Police and emergency workers made their way slowly through the flooded streets of Dubai. Lightning flashed across the sky on Tuesday, striking the top of the world's tallest building, the Burj Khalifa. The city's driverless Metro rail stations were disrupted and flooded.

Schools across the UAE, a confederation of seven sheikhdoms, were closed ahead of the storm and government employees are working remotely if possible. Many workers stayed at home, and while some went out, the unlucky ones had their vehicles blocked by deeper-than-expected water on some roads.

Officials sent tanker trucks to streets and highways to clear the water. Some houses were flooded, forcing people to bail out their homes.

The country's hereditary rulers did not provide the nation with an overall estimate of damage or injuries, with some sleeping in their flooded vehicles on Tuesday night. A 70-year-old man has died after his vehicle was swept away by floodwaters in the country's northern emirate of Ras Al-Khaimah, police said.

Fujairah, an emirate on the east coast of the United Arab Emirates, saw the heaviest rainfall of 145 millimeters (5.7 inches) on Tuesday.

Officials canceled school and the government reinstated remote work on Wednesday.

Abandoned bus stations in pouring rain as the sky turns green after a storm hits Dubai, United Arab Emirates, Tuesday, April 16, 2024.  Heavy rain lashed the UAE on Tuesday, flooding parts of major highways and leaving vehicles stranded on roads across Dubai.  Meanwhile, the death toll from separate heavy rains in neighboring Oman rose to 18, with many more missing as the sultanate braces for the storm.  (AP Photo/John Gambrell)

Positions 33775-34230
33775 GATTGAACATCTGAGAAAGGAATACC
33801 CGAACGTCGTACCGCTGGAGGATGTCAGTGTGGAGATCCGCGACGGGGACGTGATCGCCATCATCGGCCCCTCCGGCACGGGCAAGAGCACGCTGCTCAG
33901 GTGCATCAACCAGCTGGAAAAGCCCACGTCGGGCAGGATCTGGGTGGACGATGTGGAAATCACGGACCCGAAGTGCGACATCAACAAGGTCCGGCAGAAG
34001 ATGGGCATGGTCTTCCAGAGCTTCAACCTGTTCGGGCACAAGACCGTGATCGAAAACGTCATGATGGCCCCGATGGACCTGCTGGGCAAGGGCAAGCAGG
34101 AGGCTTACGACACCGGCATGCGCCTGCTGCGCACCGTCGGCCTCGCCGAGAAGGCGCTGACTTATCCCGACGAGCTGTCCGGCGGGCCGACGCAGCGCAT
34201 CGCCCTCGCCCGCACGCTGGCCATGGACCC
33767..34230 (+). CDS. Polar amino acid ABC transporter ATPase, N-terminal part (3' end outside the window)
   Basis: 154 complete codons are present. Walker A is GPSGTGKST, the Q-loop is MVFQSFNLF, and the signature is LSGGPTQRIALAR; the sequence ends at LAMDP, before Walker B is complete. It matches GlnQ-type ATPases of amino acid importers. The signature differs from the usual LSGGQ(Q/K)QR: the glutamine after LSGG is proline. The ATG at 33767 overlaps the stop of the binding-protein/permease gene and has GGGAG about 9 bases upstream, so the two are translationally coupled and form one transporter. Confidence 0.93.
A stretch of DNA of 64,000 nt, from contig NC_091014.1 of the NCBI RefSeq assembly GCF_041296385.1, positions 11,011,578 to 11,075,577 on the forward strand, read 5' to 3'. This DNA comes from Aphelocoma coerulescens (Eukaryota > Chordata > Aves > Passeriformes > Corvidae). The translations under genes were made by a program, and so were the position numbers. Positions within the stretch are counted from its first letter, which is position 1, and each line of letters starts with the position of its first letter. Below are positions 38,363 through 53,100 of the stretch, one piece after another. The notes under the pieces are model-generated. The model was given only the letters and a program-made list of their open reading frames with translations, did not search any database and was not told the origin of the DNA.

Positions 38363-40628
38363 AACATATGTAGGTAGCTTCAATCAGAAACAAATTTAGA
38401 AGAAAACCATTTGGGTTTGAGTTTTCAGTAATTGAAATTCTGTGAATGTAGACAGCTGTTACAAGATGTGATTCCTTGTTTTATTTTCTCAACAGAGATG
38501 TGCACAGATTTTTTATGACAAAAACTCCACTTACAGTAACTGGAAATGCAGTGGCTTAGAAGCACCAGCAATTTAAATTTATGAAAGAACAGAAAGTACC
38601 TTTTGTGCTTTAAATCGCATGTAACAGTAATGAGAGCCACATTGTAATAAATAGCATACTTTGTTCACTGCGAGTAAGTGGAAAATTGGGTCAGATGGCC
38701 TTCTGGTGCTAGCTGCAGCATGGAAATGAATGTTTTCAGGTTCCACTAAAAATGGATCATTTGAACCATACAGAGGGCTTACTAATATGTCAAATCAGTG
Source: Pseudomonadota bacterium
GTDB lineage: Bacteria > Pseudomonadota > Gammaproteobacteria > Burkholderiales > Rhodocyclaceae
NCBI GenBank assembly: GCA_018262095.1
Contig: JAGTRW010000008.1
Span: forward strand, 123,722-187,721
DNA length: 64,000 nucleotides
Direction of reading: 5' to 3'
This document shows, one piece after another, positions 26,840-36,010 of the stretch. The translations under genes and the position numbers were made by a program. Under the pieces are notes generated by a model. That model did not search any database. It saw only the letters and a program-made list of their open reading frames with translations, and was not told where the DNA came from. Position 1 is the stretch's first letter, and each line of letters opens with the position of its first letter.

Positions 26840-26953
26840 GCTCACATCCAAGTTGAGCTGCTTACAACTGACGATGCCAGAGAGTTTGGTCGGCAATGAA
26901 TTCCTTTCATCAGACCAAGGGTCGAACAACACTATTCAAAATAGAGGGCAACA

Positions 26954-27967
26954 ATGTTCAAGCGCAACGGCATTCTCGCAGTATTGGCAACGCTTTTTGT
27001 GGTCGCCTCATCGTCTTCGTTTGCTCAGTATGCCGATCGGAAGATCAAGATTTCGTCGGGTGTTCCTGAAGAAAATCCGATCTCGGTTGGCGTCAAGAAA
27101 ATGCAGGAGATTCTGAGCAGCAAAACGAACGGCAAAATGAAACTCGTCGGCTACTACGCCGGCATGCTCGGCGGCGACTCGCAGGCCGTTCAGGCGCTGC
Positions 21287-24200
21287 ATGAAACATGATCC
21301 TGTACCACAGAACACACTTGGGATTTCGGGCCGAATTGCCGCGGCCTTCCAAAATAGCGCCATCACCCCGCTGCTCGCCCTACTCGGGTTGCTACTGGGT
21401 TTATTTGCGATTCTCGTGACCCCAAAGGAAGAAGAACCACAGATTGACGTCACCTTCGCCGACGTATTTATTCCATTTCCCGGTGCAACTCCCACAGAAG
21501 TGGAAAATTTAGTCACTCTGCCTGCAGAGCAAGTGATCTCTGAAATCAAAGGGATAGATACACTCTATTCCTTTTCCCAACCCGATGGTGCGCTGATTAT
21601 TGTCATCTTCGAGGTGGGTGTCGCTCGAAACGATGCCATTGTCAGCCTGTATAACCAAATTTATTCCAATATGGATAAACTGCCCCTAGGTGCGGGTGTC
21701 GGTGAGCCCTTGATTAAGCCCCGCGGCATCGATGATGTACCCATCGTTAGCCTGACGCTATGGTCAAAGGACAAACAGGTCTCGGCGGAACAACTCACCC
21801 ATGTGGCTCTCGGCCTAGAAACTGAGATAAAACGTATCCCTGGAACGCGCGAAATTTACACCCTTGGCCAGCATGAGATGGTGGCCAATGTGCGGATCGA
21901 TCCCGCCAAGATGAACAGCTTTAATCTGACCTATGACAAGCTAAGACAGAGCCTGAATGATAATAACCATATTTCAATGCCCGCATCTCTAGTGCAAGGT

An abandoned bus station stands in pouring rain as the sky turns green as a storm hits Dubai, United Arab Emirates, Tuesday, April 16, 2024. (AP Photo/Jon Gambrell)

A man tries to work on an SUV stuck in standing water in Dubai, United Arab Emirates, Tuesday, April 16, 2024.  Heavy rain lashed the United Arab Emirates on Tuesday, flooding parts of major highways and leaving vehicles stranded on roadsides across Dubai.  .  Meanwhile, the death toll from separate heavy rains in neighboring Oman rose to 18, with many more missing as the sultanate braces for the storm.  (AP Photo/John Gambrell)

A man tries to work on his SUV stuck in standing water in Dubai, United Arab Emirates, Tuesday, April 16, 2024. (AP Photo/Jon Gambrell)

Rain is uncommon in the dry, Arabian Peninsula nation of the UAE, but does occur sporadically during the cold winter months. Many roads and other areas are flooded due to lack of regular rainfall due to lack of drainage.

Bahrain, Qatar and Saudi Arabia also received rain.

In neighboring Oman, a sultanate located on the eastern edge of the Arabian Peninsula, heavy rains have killed at least 18 people in recent days, according to a report on Tuesday by the country's National Committee for Emergency Management. About 10 schoolchildren were swept away in a vehicle with an adult, prompting national condolences from rulers across the region.